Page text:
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Pizza Shares More Alluring Than Gold

Analysts say Russian companies, like the pizzeria, should not only be looking to London for raising funds abroad. Sergei Porter

A small pizza restaurant company, WorldWide Papa's, said Friday that it raised 15 million euros ($20.3 million) in a share float in Germany after a string of bigger Russian companies delayed their share offerings in London recently.

Shares of the St. Petersburg-based restaurant business, which manages four outlets in and around the city under the American brand Papa John's, will begin trading on the Frankfurt Stock Exchange on Monday.

The offering of about 30 million shares at 50 euro cents each valued the entire company at 40 million euros, said Darrin Stock, founder and chief executive of WorldWide Papa's. The company plans to use the proceeds to open more restaurants, including four more in St. Petersburg later this year, he said by telephone from Frankfurt.

WorldWide Papa's considered other venues for the float, including London and Hong Kong, but finally tapped the Frankfurt Stock Exchange, also known as Deutsche Börse, because of the strong business ties between Russia and Germany, Stock said.

A listing by a Russian company in Frankfurt is a "much more natural step" than in London, he said, adding that German investors demonstrated a strong interest in the offering.

In addition to London, Russian companies may want to take a closer look at Frankfurt and other international exchanges when they decide on their initial public offerings, said Maxim Rozenblit, a corporate finance executive at Metropol.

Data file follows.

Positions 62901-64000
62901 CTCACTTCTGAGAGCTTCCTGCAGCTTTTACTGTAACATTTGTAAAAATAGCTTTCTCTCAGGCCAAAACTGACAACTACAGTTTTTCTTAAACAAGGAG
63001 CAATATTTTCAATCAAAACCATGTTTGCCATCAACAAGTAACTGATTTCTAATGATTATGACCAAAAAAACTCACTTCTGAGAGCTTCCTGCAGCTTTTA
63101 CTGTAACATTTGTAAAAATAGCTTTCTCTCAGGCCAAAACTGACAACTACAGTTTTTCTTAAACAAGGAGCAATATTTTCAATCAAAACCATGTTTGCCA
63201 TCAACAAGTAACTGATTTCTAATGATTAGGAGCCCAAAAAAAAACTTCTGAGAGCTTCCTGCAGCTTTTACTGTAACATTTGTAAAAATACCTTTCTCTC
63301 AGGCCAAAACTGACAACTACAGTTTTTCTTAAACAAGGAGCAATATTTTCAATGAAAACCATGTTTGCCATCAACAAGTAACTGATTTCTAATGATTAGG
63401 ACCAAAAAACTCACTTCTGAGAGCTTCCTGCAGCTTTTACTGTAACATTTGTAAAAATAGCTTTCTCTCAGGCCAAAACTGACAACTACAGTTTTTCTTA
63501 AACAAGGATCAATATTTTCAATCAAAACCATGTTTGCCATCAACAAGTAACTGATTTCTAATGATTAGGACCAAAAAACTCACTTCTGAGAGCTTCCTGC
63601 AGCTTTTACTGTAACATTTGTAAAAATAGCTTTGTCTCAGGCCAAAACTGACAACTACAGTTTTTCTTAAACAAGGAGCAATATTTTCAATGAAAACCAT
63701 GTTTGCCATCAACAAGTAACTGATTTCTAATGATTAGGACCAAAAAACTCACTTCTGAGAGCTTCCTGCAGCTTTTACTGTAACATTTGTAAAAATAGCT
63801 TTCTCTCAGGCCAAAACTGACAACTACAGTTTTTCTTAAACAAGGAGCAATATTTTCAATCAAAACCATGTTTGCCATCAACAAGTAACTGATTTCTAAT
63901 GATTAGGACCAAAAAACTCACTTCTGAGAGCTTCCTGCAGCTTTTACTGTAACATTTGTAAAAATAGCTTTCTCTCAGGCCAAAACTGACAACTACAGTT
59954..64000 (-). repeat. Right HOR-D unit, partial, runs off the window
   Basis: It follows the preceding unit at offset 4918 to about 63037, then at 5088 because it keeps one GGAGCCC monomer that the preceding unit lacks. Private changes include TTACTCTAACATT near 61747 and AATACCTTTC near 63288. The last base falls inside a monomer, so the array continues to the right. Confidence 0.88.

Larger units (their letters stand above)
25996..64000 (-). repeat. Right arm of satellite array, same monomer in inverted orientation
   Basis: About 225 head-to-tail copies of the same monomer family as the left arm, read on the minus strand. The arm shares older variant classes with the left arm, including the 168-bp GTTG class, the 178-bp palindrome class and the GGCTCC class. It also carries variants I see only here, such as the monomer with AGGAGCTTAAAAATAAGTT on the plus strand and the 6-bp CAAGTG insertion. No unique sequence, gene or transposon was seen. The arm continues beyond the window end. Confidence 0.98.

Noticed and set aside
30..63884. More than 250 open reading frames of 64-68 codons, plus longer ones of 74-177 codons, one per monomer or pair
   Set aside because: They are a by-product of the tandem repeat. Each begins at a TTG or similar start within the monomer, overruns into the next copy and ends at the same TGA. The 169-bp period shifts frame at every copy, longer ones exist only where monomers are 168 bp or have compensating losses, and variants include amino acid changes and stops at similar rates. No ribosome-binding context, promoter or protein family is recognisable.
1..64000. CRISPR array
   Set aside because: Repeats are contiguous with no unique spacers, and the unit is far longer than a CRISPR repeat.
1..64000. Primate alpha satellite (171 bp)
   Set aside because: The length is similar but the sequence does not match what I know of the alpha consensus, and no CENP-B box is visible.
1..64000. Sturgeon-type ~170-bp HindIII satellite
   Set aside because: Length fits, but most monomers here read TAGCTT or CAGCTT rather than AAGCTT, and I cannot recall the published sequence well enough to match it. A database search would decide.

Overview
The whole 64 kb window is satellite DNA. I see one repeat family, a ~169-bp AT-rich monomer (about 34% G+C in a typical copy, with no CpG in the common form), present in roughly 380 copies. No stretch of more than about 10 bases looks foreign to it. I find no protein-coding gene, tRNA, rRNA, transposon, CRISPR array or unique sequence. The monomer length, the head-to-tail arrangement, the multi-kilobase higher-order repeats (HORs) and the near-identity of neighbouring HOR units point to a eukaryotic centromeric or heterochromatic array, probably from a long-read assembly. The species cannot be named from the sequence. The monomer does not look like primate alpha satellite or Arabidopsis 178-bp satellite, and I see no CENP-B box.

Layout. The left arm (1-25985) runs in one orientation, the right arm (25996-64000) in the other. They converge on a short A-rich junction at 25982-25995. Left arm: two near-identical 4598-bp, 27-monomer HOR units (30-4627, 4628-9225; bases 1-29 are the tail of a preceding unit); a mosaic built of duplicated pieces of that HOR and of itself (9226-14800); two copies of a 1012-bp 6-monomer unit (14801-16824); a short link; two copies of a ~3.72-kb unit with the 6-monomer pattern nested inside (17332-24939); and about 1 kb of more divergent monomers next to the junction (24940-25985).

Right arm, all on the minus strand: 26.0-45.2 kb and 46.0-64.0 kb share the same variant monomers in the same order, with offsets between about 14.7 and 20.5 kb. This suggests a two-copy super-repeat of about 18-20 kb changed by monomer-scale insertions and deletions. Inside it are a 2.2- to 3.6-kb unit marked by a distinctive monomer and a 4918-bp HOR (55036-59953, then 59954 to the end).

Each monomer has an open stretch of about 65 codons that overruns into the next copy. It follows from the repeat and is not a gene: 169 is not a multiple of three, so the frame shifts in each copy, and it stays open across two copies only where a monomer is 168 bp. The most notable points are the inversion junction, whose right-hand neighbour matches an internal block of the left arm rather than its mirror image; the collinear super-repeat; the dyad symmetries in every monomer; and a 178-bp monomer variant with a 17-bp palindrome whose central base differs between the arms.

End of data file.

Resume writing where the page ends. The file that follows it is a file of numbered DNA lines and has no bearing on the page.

"There are a number of stock exchanges that are less popular among Russian companies, where listing would be no less successful as in London," he said.

A total of 66 Russian companies are now listed in Frankfurt, Deutsche Börse said in an e-mailed comment. That compares with 100 companies from Russia and the CIS listed in London.

The German stock exchange is seeking to partner with MICEX and RTS in an equity swap deal to better compete with London and Hong Kong, undisclosed sources said late last year, Bloomberg reported.

The announcement of the latest Frankfurt placement from Russia came as gold miner Nord Gold, a unit of steelmaker Severstal, postponed its $1.5 billion London listing Friday because of unfavorable market conditions. Nord Gold followed in the footsteps of steel pipe maker ChelPipe and coking coal and pig-iron producer Koks, which canceled their IPOs in the preceding week.

On the other hand, another potential candidate for investment appeared Friday. Shoes retailer Tsentrobuv plans to float shares in London this year and may subsequently offer them in Hong Kong, market sources said, Reuters reported.

Retail companies such as Tsentrobuv are likely pitching a portion of the business to big international investors in order to sell the rest later, said Yekaterina Andreyanova, an analyst at Rye, Man & Gor Securities.

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